Is there a moral difference between conventional weaponry and weapons of mass destruction (WMD)? If so, what makes the difference? Ken’s original intuition is that efficiency of killing serves as a moral difference, but John is skeptical, since he believes that the moral tragedy is in the death toll and not how quickly the death toll increases. John and Ken also note that nuclear power seems to have become a national source of pride — something that commands a geopolitical presence. Ken reminds John that states with nuclear weapons are not the entire issue; a single individual can wreak complete havoc if nuclear power ends up in the wrong hands.
John and Ken are joined by guest Scott Sagan, a professor of political science at Stanford University and co-author of The Spread of Nuclear Weapons: An Enduring Debate. John begins with the question to Scott: What do all weapons of mass destruction have in common that makes their use morally different from conventional weapons? Scott replies that they are more easily used against civilians as opposed to strictly targeting combatants. Thus, Scott concludes that the indiscriminate attack methods used in total war is immoral, which is not strictly an issue of WMDs. Ken then brings the discussion closer to John’s question and is skeptical on whether it is really worse to gas 1500 civilians as opposed to shooting 1500 with machine guns. Scott agrees that there is no moral difference in that case, but goes further to draw two distinctions: (1) The use of chemical weapons is illegal. (2) It is less moral because it sets a precedent that makes it more likely that someone will use chemical weapons in the future.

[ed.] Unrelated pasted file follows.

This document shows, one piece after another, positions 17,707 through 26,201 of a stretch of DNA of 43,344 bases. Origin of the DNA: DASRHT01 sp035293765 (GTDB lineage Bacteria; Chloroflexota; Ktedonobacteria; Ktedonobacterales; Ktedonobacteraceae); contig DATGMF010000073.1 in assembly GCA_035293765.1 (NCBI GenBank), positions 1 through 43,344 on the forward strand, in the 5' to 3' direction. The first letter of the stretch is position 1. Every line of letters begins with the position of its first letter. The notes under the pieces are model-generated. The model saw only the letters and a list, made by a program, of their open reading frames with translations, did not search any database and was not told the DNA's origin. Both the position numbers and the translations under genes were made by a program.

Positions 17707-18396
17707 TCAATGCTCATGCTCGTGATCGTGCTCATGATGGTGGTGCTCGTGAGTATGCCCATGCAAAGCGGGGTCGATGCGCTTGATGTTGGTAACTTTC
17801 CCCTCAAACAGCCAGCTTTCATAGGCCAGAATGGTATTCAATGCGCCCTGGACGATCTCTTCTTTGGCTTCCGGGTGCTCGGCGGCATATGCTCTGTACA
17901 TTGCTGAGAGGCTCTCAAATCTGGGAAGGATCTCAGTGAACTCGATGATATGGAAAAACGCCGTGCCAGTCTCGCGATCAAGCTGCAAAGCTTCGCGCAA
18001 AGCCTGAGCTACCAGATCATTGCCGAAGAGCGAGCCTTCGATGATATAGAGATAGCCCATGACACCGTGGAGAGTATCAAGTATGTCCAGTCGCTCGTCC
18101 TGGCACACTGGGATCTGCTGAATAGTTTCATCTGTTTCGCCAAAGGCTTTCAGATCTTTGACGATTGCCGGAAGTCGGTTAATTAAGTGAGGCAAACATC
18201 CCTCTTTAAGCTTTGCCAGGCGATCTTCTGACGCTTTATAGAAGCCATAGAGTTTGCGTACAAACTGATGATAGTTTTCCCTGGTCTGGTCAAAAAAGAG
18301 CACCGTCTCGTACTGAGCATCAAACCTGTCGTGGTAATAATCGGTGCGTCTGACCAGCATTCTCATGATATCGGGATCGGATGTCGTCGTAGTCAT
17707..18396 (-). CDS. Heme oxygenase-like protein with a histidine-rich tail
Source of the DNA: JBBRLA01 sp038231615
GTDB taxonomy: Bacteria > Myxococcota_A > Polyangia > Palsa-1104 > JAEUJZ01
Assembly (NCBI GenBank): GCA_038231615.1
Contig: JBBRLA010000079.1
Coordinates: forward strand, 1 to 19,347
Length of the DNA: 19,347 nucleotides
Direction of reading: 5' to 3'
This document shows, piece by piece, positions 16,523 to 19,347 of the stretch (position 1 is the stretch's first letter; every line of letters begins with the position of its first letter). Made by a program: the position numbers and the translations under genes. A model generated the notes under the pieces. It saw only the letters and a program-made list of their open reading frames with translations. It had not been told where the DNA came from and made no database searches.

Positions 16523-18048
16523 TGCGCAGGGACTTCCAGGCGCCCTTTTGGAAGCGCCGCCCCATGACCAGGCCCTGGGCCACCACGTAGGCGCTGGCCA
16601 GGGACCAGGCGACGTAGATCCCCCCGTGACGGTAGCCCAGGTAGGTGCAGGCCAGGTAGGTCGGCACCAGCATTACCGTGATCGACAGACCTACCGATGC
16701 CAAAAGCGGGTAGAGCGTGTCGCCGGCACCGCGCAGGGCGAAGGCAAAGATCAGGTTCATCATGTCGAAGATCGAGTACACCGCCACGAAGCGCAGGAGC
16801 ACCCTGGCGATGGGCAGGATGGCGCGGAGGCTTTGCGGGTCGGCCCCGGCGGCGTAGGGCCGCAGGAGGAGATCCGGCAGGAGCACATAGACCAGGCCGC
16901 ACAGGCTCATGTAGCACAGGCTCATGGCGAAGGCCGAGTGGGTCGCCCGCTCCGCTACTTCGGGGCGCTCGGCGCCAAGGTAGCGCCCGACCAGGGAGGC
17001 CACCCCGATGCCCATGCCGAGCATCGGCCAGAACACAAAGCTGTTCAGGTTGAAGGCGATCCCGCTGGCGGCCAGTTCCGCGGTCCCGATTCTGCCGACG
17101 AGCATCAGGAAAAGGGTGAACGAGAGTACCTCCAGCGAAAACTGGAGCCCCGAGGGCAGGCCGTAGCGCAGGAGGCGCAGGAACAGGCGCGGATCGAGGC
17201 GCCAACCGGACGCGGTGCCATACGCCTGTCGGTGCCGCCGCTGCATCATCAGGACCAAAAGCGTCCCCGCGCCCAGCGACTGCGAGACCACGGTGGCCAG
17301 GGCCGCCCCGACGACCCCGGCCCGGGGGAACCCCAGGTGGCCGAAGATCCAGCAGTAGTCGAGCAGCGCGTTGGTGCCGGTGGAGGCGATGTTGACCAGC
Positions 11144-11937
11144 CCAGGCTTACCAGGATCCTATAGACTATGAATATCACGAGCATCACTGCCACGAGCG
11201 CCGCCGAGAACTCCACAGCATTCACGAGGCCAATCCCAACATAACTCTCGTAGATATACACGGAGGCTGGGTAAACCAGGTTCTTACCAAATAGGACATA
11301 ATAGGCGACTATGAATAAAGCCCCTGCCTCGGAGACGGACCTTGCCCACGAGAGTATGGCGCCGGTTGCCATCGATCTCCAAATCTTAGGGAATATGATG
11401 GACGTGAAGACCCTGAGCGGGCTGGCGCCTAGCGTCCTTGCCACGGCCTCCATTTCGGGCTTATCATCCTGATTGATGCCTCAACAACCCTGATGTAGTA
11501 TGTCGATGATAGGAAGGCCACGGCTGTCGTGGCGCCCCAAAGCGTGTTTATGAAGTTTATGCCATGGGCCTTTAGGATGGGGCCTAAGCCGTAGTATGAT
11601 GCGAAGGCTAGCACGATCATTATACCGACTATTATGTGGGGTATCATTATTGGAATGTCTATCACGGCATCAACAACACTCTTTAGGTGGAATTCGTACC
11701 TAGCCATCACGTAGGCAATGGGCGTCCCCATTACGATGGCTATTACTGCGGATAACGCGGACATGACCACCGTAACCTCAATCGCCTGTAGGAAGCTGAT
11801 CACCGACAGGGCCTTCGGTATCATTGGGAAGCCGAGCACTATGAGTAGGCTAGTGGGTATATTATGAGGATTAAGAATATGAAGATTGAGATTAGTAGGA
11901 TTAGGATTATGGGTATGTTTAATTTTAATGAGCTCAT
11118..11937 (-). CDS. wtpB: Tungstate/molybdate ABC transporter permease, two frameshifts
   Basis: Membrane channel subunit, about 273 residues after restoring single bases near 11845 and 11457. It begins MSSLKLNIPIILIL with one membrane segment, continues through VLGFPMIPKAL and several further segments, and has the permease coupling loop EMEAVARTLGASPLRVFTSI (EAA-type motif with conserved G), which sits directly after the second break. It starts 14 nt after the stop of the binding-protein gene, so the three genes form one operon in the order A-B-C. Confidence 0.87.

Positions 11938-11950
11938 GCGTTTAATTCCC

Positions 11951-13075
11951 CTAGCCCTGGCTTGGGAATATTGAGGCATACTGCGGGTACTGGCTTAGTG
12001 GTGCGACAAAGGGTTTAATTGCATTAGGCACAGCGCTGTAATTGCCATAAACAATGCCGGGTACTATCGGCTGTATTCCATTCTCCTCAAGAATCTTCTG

Ken then comments that the world is awash in nuclear weapons, and it seems like any self-respecting country would like to get their hands on one. What incentives are there not to acquire nuclear weapons? John also asks the question: Why hasn’t the U.S. used their nuclear weapons since WWII? Scott responds that there is a theory that there is a taboo among the American public against the use of nuclear weapons. However, Scott doesn’t agree with this theory and reveals that actually 75% of the American public approved of the use of atomic weapons against the Japanese in WWII. Moving on to the Cold War, an insight offered by Scott is that nuclear weapons are deterrents, but they are also controlled by humans who are fallible and consistently make mistakes.
The program concludes with the asking of five questions: (1) When it comes to the morality of killing civilians, does the pain of the death matter when it comes to morality? (2) Would it have been a better idea if the U.S. never acquired nuclear weapons in the first place? (3) What are some approaches to nuclear disarmament? (4) What is Scott’s position on the morality of drones, given that they incur a lot of collateral damage? (5) How bad are nuclear weapons, really, and did they really help forestall WWIII?
Roving Philosophical Report (Seek to 4:50): Caitlin Esch explores the history of biological warfare. It has already been in use for 2000 years; some examples include: contamination of water sources, using plague victims as weapons, and smallpox infected blankets used against Native Americans. She then interviews Margaret Brando, who sits on a committee that manages the storage and use of antibiotics. She then discusses the accessibility of biological WMDs.
60-Second Philosopher (Seek to 48:45): Ian Shoales quotes Walter Isaacson for saying that we cannot allow ourselves to be out-communicated by our enemies. Hilary Clinton also voiced concerns that America is lagging in the propaganda wars. He concludes by discussing the nature and history of government espionage on their own citizens and other countries.